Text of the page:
The Fisherman

John Langan
The Fisherman Cover

The Fisherman


I have read and enjoyed John Langan's short fiction in various anthologies and his own collection The Wide Carnivorous Sky. This new novel defeated me.

At his frequent best, Langan writes long stories that build complex situations in which characters confront the supernatural in contexts that test their courage and their relationships with friends and family. The Fisherman opens in the present day with an overlong introduction to two men who have both suffered the loss of their wives. Fishing creates a tenuous bond between them, and their exploration of obscure creeks and streams in upstate New York is leading them to a dark and dangerous place.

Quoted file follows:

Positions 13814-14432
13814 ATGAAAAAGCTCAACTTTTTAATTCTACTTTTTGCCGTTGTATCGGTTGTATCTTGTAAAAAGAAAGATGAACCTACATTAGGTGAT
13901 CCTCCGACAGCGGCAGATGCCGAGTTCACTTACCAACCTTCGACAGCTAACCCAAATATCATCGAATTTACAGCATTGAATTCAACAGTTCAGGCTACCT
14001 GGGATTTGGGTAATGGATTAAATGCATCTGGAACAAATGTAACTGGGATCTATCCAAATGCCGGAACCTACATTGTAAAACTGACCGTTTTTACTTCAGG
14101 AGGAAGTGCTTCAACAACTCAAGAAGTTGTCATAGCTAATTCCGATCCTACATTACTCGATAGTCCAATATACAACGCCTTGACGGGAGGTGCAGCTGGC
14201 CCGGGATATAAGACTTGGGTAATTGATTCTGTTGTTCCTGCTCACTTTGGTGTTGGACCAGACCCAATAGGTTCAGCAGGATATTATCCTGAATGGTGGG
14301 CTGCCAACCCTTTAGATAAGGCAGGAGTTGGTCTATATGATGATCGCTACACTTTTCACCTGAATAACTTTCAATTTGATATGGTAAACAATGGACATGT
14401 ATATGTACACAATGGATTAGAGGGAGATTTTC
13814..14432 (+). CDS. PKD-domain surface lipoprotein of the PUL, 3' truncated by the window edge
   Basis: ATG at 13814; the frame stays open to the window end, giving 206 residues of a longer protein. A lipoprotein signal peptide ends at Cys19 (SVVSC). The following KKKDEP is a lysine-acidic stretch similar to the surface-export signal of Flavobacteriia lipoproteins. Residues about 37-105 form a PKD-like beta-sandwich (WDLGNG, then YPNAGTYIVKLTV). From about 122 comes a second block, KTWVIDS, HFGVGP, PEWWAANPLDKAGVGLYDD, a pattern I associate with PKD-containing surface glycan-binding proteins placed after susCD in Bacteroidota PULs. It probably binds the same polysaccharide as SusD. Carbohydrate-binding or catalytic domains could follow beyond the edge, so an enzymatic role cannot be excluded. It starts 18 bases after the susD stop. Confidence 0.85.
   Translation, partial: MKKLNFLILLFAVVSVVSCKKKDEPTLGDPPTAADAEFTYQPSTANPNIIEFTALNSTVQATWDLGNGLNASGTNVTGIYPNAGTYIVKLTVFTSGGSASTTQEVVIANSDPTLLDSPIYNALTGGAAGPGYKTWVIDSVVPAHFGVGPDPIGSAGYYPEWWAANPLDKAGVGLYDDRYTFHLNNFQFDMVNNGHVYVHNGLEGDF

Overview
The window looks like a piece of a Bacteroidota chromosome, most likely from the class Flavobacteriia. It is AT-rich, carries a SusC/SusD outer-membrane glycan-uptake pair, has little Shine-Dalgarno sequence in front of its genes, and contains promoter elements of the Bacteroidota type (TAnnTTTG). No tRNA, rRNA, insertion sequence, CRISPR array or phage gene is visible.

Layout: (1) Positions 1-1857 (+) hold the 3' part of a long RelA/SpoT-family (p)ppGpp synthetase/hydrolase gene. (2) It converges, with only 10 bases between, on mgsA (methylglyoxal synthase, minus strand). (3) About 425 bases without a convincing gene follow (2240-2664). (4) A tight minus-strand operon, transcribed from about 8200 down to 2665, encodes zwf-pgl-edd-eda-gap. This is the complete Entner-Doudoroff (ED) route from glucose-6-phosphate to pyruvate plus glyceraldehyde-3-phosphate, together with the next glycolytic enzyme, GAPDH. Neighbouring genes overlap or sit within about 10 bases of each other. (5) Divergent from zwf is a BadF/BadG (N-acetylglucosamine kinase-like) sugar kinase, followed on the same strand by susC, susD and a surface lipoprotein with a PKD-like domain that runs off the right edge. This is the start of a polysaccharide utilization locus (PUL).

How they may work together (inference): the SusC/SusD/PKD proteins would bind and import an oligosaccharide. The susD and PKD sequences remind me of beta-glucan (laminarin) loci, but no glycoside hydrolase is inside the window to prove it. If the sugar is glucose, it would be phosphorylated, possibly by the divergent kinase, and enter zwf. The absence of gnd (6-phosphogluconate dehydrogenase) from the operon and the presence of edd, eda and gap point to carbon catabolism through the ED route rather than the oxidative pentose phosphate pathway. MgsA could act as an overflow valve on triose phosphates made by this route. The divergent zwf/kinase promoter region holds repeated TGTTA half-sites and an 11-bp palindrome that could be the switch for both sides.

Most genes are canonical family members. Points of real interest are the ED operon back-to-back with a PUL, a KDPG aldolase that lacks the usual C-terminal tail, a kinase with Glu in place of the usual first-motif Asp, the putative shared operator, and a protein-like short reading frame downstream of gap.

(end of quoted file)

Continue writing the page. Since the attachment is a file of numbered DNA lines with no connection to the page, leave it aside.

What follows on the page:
The first person narration switches to a retelling of a legend from the early twentieth century. A community of immigrants hired to clear land for a new reservoir encounter evil doings and elder gods that hint at apocalyptic outcomes. This is all pretty predictable stuff, and the story-within-a-story structure does not bear a voice that lends it immediacy or genuine creepiness. When I saw that I was only about halfway through the novel, I called it quits.